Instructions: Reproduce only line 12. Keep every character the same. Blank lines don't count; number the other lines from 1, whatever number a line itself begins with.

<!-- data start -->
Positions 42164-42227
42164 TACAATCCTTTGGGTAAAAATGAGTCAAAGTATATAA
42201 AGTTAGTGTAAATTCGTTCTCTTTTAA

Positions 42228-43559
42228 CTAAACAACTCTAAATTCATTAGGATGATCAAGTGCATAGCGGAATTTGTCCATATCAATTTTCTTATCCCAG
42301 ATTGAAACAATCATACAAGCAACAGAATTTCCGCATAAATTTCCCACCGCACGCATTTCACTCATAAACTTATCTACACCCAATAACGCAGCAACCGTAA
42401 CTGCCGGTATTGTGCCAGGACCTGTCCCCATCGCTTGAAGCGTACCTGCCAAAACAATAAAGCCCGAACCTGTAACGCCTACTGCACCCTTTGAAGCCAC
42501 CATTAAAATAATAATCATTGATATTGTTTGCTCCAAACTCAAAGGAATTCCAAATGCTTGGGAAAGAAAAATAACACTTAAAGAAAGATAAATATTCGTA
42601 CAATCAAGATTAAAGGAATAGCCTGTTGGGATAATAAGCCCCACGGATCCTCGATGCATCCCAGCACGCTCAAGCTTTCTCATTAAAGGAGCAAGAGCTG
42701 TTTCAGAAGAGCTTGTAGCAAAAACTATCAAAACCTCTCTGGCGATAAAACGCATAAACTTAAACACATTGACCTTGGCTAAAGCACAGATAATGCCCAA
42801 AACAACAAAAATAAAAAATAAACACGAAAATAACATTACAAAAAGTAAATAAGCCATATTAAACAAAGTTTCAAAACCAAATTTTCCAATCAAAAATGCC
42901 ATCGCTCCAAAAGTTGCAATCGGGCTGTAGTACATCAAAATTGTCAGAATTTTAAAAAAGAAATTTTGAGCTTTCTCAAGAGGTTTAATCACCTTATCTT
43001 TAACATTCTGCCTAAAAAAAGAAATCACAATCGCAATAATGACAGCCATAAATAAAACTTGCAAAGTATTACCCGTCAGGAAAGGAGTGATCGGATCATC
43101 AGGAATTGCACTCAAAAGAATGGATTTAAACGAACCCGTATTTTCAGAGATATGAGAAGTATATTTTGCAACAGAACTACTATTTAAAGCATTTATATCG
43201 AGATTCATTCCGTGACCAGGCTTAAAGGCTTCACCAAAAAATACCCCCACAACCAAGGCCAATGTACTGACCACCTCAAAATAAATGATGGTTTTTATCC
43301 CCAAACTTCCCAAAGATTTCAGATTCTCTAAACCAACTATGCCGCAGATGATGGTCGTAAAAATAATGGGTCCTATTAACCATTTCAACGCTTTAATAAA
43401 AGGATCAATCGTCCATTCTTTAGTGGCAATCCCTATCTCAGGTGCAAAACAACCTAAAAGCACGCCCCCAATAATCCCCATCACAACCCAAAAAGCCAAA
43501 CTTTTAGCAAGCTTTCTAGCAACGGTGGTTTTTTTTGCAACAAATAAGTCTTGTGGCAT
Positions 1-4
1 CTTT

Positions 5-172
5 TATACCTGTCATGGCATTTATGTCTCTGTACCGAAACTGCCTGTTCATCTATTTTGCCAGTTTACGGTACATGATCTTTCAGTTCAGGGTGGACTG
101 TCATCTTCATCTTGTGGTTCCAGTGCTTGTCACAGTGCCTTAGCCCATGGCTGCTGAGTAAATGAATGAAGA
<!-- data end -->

42901 ATCGCTCCAAAAGTTGCAATCGGGCTGTAGTACATCAAAATTGTCAGAATTTTAAAAAAGAAATTTTGAGCTTTCTCAAGAGGTTTAATCACCTTATCTT